These are the reasons why I say that this Clause defeats the object it ostensibly sets out to achieve. If we want to achieve that object of showing a stronger front, the best way is to encourage, by creating a manpower stringency, a better use of manpower in the Services. It is laziness and unwillingness to think out problems of deployment of Service manpower which has led to the demand for this Clause, and, therefore, I shall oppose it.
The hon. Member for Reading (Mr. Mikardo), was certainly correct when he said that this was a Clause which, so far, had been almost without friends or supporters. I do not think I can remember in my experience the first Clause of a major Government Bill being so ill-received by all those who are nominally its supporters. It may be that at some later date the Minister will find a friend on behalf of this Clause from his side of the House. I am bound to say to him and the Government that I think this position has arisen very largely through their own fault. It is not the merits of the case that have brought them into this trouble: it is their own shuffling and the order, counter-order and disorder in which they have indulged. In the process of this order, counter-order and disorder they have manufactured a whole series of pretexts for their manifold changes of policy. As the pretexts have been varied ones, confusion has merely been worse confounded.
For instance, on Second Reading we had an explanation from the right hon. Gentleman that this return to 18 months instead of 12 was in the main caused by a deterioration in the international situation. I agree that the international situation has deteriorated, but personally I and my hon. Friends on this side of the Committee do not regard this necessity for a period of 18 months' service as being caused by that. We have always thought that if we were to have a conscript Army at all, men would have to serve for about 18 months. What has happened is that the Government have been compelled to go back to the position from which they originally ran away. Their troubles are due to that. I thought that the hon. Member for Reading also had a point when he said that he was worried about the waste of manpower. I think there is a point there, because under this new scheme the Government will have a surplus in excess of what they budgeted for before. We have been given no indication as to how this 18 months' surplus is to be used, and I hope that such an indication can be given in this Debate.
We on this side of the Committee were never convinced that 12 months would prove a workable period in order to have a National Service scheme which would assist the Minister of Defence in his task. We reluctantly supported the 12 months on the first occasion, although we made it clear, as the right hon. Gentleman will agree, that we did not think it was workable, and now we are back to the 18 months period. That is my answer to the hon. Member for Eton and Slough (Mr. Levy), whose speech was perhaps the greatest curiosity of this Debate. I agree with the hon. Member for Nelson and Colne (Mr. S. Silverman) that the hon. Member for Eton and Slough made an overwhelming indictment of the Government's policy and then proceeded to show how, on the basis of that indictment, he would support them. [Interruption.] Whenever I have been a supporter of a Government and did not agree with it, I usually contrived to give a silent vote.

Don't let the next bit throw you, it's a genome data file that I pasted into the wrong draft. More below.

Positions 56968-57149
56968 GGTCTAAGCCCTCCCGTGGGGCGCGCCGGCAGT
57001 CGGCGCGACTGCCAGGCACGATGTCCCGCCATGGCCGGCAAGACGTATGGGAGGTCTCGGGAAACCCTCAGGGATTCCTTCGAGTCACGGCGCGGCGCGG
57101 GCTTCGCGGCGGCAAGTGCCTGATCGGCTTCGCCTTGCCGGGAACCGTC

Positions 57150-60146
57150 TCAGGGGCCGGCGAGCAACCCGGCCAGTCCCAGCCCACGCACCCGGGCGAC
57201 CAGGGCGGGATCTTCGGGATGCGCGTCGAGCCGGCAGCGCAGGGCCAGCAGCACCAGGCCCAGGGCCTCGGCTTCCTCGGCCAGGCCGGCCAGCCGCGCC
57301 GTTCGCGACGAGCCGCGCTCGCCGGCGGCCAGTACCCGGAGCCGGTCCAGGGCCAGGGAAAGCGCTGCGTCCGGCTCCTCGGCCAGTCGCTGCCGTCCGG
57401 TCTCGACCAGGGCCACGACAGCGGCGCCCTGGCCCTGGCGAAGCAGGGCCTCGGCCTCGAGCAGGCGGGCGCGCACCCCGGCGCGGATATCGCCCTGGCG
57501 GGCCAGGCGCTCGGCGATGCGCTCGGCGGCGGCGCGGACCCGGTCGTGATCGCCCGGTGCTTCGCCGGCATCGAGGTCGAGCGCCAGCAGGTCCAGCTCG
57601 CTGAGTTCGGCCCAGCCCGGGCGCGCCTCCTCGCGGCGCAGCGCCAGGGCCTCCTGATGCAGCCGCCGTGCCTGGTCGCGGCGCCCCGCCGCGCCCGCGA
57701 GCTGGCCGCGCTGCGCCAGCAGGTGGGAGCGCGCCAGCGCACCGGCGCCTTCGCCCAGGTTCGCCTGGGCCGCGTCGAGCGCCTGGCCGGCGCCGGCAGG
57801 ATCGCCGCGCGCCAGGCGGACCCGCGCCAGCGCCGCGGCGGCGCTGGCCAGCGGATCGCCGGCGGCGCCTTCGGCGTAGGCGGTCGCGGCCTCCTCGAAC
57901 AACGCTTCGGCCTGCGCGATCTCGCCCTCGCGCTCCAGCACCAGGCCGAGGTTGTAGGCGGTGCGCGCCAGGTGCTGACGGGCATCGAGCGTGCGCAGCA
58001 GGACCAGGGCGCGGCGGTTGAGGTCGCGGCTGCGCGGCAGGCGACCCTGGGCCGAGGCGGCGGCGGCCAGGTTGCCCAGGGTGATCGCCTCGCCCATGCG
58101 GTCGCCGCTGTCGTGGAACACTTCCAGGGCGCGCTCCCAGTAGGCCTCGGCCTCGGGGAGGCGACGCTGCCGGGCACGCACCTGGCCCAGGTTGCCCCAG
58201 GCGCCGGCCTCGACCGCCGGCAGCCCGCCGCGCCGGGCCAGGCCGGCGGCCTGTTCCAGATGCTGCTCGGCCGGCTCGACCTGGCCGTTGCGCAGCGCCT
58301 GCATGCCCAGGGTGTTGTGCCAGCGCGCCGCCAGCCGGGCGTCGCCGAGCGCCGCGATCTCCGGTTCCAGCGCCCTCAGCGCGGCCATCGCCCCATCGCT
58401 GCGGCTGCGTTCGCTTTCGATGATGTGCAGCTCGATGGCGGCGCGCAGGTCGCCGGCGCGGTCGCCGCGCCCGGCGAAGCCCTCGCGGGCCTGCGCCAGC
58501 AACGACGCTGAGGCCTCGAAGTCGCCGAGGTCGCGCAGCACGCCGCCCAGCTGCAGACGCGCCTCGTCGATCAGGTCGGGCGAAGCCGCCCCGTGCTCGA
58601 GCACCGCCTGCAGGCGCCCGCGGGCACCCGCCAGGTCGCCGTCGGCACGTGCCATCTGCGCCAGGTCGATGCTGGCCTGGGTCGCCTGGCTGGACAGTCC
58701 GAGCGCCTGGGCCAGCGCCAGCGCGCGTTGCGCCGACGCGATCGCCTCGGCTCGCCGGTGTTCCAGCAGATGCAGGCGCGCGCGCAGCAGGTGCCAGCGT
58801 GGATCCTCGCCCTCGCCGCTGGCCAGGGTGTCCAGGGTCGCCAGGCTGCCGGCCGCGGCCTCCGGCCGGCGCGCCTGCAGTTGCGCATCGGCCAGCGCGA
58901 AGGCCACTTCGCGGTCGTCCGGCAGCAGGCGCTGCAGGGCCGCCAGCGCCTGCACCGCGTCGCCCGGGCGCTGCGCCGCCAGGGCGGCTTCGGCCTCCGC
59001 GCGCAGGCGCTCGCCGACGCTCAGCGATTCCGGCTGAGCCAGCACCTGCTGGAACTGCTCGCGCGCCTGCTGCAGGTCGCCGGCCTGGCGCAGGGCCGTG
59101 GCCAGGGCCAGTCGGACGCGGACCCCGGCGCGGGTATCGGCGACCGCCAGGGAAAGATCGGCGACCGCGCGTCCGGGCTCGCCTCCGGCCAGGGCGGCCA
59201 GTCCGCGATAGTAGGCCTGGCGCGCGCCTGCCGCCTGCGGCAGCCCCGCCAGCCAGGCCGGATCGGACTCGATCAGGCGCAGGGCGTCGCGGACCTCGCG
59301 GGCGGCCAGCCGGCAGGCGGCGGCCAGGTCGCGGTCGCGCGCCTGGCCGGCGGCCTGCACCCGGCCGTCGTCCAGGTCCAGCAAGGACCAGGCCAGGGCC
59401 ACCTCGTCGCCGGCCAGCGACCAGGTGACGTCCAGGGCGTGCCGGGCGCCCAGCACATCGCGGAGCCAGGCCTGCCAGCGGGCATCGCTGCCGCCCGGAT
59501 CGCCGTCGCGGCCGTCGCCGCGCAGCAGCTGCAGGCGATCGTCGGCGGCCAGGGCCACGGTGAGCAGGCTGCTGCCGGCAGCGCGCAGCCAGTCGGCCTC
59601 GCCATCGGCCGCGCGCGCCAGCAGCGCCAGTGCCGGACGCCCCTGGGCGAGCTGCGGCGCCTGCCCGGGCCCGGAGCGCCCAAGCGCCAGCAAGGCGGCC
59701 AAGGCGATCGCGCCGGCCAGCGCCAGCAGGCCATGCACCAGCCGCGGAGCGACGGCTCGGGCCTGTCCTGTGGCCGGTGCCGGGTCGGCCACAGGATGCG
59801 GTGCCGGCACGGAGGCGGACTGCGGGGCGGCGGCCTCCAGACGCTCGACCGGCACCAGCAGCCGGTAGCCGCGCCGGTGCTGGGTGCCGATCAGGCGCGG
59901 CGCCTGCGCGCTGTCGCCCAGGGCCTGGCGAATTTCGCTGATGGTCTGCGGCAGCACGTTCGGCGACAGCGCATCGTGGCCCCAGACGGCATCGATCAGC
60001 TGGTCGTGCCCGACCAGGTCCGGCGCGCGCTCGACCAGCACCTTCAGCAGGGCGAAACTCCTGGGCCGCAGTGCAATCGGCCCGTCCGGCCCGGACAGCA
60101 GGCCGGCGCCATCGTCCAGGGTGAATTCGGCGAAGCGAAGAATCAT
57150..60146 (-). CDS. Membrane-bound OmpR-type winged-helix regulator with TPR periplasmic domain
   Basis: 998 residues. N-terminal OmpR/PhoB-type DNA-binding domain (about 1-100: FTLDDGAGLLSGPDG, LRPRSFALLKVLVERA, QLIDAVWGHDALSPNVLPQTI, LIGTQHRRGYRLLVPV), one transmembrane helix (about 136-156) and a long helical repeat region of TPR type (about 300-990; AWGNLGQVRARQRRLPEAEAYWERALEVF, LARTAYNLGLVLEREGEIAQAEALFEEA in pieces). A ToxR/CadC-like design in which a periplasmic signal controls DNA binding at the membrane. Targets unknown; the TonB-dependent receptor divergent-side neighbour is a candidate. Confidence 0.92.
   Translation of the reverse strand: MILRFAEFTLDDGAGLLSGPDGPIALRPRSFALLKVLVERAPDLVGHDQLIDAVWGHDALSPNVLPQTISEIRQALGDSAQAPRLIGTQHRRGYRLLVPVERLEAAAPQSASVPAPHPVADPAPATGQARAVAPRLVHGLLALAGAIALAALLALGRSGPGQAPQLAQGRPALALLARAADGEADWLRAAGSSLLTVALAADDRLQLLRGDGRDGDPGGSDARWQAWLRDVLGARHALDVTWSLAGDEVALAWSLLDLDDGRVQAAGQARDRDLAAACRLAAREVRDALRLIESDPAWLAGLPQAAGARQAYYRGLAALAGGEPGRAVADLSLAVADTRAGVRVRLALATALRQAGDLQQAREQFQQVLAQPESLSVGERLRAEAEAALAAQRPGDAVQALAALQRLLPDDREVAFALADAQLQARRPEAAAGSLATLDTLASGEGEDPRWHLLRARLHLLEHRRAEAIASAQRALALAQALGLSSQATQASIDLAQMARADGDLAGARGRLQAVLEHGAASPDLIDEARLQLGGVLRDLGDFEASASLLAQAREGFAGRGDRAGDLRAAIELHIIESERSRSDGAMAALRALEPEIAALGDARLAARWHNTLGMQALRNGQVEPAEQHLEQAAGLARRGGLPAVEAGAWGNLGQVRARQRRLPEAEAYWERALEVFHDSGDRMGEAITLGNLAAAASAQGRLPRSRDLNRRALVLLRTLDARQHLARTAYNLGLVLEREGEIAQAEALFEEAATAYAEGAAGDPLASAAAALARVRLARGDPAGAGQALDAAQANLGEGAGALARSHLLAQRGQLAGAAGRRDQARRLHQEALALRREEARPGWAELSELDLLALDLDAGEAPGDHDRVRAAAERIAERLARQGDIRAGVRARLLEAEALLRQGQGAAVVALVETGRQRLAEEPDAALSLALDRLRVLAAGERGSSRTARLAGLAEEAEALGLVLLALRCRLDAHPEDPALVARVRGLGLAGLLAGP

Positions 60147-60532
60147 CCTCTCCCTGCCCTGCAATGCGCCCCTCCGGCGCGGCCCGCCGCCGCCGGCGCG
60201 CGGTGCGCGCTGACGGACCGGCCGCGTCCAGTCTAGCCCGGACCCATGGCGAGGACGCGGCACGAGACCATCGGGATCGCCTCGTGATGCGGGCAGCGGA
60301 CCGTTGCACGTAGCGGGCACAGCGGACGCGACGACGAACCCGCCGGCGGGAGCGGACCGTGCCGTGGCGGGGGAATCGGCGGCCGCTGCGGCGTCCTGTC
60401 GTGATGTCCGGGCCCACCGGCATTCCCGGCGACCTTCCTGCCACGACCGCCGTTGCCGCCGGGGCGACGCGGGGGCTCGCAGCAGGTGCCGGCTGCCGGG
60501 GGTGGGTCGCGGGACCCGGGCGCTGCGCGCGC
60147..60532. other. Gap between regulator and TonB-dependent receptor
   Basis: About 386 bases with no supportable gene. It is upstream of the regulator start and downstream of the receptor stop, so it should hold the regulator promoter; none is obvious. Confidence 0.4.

The right hon. Gentleman has referred to wastage and the waste of time in the Army, but I am quite sure he would not say that it was due to stupidity or incompetence on the part of the fellows who run the Army. He must recognise that there is an awful wastage in the Army, as was admitted by the Minister, who says that there are more men than the organisation can handle, and, recognising that, says "Shove in some more."
I am obliged to the hon. Gentleman, but I was coming to that point. One of the arguments of the hon. Member for Eton and Slough was that, by extending the period to 18 months, we were giving Stalin a present in the cold war, and I know how anxious the hon. Gentleman the Member for West Fife (Mr. Gallacher) would be not to do that. I was only anxious to reassure him as soon as I could that, in my judgment, we are not by this extension giving Stalin any present in the cold war, because the 12-month period was really completely useless. It is much better that men should serve for 18 months if the result of it is that their service is of more value than service of 12 months would be, because, in our judgment, that service is of no value at all. It is our view that 18 months does afford a chance of building up an Army under certain conditions, but that 12 months gives no hope at all of doing so.
We never got the 12 months. As the hon. Gentleman knows, it has never been brought into force. The Government first suggested, and quite rightly, a period of 18 months, it was reduced, quite wrongly, to 12 months, and has now been advanced, quite rightly, to 18 months. I am sorry that I have to explain the Government's actions to their own supporters.